(From Mr. Luccock's “ Notes on Rio de Janeiro.") In Brazil, this plant is commonly called Cangunha, or Congonha; which is probably a corruption of Caancunha, the woman's leaf. It grows, not in the province of Parana alone, but more or less over the whole table-land. It is the produce of a low shrub, so much like the tea-plant of China, that two gen. tlemen, who had been in the East, first led me particularly to notice it, as a species of wild tea. Being curious to discover whether there was any other similarity, besides the appearance, they gathered some of the leaves, dried them on hot stones, and produced a beverage of an agreeable bitter taste, not unlike Bohea. In the common preparation of Matté, the collected leaves are laid in large heaps upon hides, and placed between two fires, so as to be thoroughly dried. They are then broken small, and, though more yellow, form a substance much resembling what is called the dust of tea. To prepare it for use, it is infused in water, generally in the half of a cocoanut shell, variously ornamented; and not poured into eups, but sucked through a pipe, which has a strainer at the lower end, to prevent the herb from entering

the tube. In taking it, the vessel is commonly passed round to a whole company; and whatever disgust may arise from the sight of some of the mouths receiving the pipe in their turn, it would be deemed the height of ill-breeding to decline a share of the Matté.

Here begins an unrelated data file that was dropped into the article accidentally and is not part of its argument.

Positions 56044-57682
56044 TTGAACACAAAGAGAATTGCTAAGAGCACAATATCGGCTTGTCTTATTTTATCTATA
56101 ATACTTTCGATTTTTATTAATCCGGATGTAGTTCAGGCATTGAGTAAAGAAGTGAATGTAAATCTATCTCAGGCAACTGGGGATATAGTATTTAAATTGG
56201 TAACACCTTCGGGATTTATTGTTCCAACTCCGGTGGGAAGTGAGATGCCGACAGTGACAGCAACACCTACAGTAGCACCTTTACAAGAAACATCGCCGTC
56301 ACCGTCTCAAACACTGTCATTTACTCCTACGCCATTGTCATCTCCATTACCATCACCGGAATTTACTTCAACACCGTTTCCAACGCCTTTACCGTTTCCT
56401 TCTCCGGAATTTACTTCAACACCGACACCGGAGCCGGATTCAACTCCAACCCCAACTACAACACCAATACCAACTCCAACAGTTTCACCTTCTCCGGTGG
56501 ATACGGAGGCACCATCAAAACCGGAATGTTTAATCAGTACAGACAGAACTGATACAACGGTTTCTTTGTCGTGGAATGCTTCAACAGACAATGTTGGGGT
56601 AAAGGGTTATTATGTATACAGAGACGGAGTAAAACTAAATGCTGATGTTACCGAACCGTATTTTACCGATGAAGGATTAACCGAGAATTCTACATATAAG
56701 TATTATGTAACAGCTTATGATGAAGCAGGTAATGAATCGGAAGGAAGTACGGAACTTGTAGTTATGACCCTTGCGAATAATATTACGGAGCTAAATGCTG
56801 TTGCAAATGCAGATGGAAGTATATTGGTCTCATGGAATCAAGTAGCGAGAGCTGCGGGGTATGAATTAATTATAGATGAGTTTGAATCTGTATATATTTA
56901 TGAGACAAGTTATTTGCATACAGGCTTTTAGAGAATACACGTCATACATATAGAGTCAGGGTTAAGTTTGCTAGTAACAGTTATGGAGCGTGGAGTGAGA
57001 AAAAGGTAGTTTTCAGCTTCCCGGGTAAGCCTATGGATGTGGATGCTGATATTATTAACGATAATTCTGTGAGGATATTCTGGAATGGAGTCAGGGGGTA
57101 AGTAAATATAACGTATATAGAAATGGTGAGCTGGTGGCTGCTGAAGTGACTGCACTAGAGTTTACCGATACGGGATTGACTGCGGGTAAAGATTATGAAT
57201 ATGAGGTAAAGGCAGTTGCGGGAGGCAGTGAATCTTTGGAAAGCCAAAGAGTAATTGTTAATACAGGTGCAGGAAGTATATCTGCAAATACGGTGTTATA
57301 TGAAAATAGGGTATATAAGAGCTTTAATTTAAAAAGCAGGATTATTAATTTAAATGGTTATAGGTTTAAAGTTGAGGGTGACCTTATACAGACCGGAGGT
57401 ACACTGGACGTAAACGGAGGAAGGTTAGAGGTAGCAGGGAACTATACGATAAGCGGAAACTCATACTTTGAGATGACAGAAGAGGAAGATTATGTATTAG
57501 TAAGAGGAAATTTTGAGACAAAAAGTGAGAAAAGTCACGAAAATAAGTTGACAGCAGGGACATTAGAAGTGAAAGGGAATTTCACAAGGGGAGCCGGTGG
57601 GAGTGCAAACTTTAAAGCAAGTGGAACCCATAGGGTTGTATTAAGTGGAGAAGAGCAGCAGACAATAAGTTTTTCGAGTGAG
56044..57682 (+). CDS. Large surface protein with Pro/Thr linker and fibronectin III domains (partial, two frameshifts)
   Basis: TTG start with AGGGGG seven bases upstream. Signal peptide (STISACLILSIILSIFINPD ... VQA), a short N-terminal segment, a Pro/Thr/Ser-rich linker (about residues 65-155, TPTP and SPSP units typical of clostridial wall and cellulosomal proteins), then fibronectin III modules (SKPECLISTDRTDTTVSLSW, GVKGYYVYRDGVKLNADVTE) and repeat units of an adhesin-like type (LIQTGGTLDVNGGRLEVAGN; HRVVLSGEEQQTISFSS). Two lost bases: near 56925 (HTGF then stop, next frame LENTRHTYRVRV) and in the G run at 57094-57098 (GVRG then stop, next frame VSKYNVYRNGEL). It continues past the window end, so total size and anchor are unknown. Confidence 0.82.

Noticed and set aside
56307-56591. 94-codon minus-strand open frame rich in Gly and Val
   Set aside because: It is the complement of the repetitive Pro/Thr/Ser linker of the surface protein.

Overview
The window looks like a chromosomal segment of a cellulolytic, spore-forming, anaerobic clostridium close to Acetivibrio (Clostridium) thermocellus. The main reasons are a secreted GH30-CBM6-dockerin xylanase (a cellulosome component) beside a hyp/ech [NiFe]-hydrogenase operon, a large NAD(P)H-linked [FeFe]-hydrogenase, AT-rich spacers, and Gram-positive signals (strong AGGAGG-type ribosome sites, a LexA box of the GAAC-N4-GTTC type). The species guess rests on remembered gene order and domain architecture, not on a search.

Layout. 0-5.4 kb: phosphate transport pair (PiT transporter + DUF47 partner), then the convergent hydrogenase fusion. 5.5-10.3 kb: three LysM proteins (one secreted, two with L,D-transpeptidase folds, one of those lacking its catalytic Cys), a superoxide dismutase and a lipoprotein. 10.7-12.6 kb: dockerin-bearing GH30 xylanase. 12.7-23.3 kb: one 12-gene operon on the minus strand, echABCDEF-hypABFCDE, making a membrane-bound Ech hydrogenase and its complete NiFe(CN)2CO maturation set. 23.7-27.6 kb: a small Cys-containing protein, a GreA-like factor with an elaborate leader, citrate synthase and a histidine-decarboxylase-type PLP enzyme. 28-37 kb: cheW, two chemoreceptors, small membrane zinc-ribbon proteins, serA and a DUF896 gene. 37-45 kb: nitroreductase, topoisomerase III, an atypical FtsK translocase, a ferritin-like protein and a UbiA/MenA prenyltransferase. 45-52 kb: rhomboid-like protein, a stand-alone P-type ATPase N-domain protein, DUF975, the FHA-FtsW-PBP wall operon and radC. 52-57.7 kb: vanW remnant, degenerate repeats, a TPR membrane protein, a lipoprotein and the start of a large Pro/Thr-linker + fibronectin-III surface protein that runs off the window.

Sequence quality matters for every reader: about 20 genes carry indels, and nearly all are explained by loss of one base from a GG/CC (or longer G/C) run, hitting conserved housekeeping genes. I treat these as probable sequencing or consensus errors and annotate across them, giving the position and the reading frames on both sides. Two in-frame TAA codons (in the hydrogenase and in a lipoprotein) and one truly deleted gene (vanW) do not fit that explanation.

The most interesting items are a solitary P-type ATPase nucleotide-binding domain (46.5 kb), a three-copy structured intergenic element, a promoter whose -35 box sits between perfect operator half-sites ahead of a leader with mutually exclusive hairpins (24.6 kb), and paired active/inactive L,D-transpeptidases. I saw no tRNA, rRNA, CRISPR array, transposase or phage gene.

THE SICK NEGRO BOY. Mr.Luccock, in his “ Notes on Rio de Janeiro, &c." tells us, that in a building on a rock in the harbour of Rio, lately assigned to the British for an hospital, but formerly appropriated to persons labouring under elephantiasis, (leprosy,) he had an opportunity of seeing a case of that singular malady, the Guinea-worm. He gives the following account of it.

“ The patient was a Negro-boy, about fourteen years of age, among whose countrymen the disease chiefly prevails. The animal, if so it may be called, appeared coiled up beneath the skin ; after some time, what was said to be the head protruded itself; this was seized with a small forceps, and the worm drawn out to the length of two inches; the extracted part was then wound about a small stick to prevent its return. In a few hours after, another portion was drawn out, and secured in the same way. By a similar process, the greatest care being always used not to break it, the whole was extracted, and then appeared like a thin dried thread of catgut, several feet in length. The boy had these worms in every part of his body, had been treated for them in his own country, and was deemed incurable, and, on that account, had been sold by his parents for two yards of checked linen. He remained in the hospital about three weeks, was placed, I believe, in a complete state